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Bus priority measures considered in ChCh

Tuesday 4 April 2006

Bus priority measures considered for Colombo, Papanui & Queenspark corridors

Ways to help buses move more quickly along three of Christchurch’s main arterial routes are being considered by Christchurch City Council and Environment Canterbury and will be made available to the public within the next few months.

The three corridors being looked at for improvement are Main North Rd/Papanui Rd (QEII drive to the city), Colombo St/Cashmere Rd ( Princess Margaret Hospital to the city) and Queenspark bus route (to the city via New Brighton Rd/Shirley Rd/Hills Rd).

“These have been identified for some time by the Councils as corridors that could benefit from bus priority measures to help buses break through traffic congestion and make public transport more reliable,” Council transport planner Robert Woods said.

“Among the measures that will be considered are bus stop improvements, special traffic signal controls for buses, bus lanes and other methods that will safely give buses priority along the corridors,” he said. “People tend to think that bus priority simply means bus lanes but there are a wide range of tools that can be used.”

Introduction of some of the bus priority measures is likely to be later this year in keeping with the targets of the Council and Environment Canterbury’s joint Public Passenger Transport Strategy. The aims of this strategy are to increase the use of buses, reduce the amount of car use and avoid the undesirable effects of growing traffic congestion including increased and variable travel times, traffic noise, pollution and reduced safety.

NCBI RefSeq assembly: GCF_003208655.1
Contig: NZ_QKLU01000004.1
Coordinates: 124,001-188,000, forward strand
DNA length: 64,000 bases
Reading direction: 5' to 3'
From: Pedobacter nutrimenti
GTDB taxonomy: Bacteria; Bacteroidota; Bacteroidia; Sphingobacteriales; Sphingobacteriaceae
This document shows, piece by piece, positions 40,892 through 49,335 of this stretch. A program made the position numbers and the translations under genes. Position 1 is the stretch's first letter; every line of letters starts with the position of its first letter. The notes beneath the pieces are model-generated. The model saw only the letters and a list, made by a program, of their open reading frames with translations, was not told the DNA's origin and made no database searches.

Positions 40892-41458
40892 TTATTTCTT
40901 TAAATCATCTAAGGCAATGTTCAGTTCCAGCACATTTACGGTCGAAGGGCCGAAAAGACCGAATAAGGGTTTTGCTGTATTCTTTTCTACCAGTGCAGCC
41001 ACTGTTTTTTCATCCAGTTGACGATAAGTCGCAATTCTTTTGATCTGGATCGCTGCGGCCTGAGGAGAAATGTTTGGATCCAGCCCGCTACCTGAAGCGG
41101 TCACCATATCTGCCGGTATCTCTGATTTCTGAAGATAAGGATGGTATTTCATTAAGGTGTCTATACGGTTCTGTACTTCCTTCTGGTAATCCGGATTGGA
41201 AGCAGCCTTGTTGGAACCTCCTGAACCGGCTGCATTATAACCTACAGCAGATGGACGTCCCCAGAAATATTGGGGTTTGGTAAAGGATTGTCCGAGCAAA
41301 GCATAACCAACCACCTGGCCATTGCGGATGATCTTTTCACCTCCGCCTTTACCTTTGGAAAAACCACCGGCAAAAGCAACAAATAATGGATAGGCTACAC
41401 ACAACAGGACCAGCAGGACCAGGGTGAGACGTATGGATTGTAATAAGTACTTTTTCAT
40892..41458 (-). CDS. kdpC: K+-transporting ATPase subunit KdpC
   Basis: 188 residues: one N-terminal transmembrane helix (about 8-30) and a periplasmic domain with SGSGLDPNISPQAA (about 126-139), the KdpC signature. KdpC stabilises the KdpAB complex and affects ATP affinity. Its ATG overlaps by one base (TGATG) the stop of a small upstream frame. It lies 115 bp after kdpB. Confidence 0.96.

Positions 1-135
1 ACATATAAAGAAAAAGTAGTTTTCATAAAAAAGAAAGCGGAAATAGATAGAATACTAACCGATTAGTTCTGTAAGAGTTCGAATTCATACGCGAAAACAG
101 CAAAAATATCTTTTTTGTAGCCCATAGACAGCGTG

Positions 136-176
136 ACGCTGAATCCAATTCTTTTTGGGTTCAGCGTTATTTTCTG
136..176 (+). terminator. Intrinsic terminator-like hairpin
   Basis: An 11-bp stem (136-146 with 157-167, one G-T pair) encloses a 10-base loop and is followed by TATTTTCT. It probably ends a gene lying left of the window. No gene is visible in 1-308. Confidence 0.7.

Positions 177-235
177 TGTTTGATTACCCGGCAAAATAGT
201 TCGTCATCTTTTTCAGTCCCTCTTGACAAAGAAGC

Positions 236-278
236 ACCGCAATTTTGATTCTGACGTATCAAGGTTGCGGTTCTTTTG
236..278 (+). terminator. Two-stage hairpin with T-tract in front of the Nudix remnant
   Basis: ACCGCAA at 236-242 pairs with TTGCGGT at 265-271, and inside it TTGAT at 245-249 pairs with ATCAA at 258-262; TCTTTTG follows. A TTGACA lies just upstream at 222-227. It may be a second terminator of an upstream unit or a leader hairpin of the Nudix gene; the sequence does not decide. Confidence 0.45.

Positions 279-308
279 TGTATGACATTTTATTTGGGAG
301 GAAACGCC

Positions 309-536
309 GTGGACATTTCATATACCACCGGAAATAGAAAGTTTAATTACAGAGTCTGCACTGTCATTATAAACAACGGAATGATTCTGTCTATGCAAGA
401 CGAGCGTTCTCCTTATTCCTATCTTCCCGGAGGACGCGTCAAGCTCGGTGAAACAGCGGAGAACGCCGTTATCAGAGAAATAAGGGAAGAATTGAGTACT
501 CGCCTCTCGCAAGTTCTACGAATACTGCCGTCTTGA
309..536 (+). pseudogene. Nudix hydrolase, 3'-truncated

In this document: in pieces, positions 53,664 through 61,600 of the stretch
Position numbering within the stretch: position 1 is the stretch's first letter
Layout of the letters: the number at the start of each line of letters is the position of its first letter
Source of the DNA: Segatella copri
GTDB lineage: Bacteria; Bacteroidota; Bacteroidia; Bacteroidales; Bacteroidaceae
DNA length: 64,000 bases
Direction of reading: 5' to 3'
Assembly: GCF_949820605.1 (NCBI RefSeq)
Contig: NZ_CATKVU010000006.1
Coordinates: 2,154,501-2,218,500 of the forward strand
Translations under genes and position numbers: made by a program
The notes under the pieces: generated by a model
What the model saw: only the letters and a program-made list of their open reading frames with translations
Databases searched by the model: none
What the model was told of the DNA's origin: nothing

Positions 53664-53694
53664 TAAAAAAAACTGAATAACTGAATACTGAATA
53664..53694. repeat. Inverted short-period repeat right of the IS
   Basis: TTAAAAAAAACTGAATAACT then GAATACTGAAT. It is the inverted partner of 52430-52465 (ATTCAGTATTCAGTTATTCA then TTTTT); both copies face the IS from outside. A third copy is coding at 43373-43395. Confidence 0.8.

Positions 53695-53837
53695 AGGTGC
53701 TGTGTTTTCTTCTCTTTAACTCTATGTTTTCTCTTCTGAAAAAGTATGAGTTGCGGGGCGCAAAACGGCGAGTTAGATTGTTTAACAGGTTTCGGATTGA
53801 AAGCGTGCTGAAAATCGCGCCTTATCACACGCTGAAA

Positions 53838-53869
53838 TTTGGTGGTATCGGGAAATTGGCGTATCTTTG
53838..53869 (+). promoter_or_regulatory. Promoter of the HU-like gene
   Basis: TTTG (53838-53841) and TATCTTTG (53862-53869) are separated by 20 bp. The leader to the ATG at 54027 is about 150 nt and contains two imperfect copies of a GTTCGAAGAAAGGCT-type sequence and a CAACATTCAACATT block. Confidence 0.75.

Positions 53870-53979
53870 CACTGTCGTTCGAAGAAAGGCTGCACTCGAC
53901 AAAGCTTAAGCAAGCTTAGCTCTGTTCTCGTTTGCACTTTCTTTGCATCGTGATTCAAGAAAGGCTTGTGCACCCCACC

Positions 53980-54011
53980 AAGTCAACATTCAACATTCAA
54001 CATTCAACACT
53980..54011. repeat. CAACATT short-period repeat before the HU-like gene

Slow journeys and growing unreliability were identified during public consultation on the strategy as the most important factors deterring Christchurch residents from using buses more often. “These can be addressed most effectively by giving our buses a higher status on congested roads,” Mr Woods said.

“I think traffic congestion on the three corridors we are considering has got to the point that most motorists will be able to understand that changes are needed. In time, we hope drivers will envy bus passengers, leave their cars at home and traffic congestion will be greatly reduced,” he said.

The first of the bus priority proposals could be made available to the public as early as May. Councillors will be asked to approve them and work will start on implementing the first of them.

More information about this project can be found at www.ccc.govt.nz/environment/transport/buspriority. Brochures will shortly be available from Council Service Centres, Christchurch City Libraries and Civic Offices, Tuam St


Christchurch City Council and Environment Canterbury are partners in the Public Passenger Transport Strategy. The Council is responsible for maintaining and replacing all infrastructure associated with streets (eg the road and its markings, the footpaths, traffic signals, traffic signs, bus stops etc), while ECan is responsible for planning, procuring and administering bus service contracts that run on the Council’s streets and that are provided by the three current operators (Red Bus, Leopard and Christchurch Bus Services).


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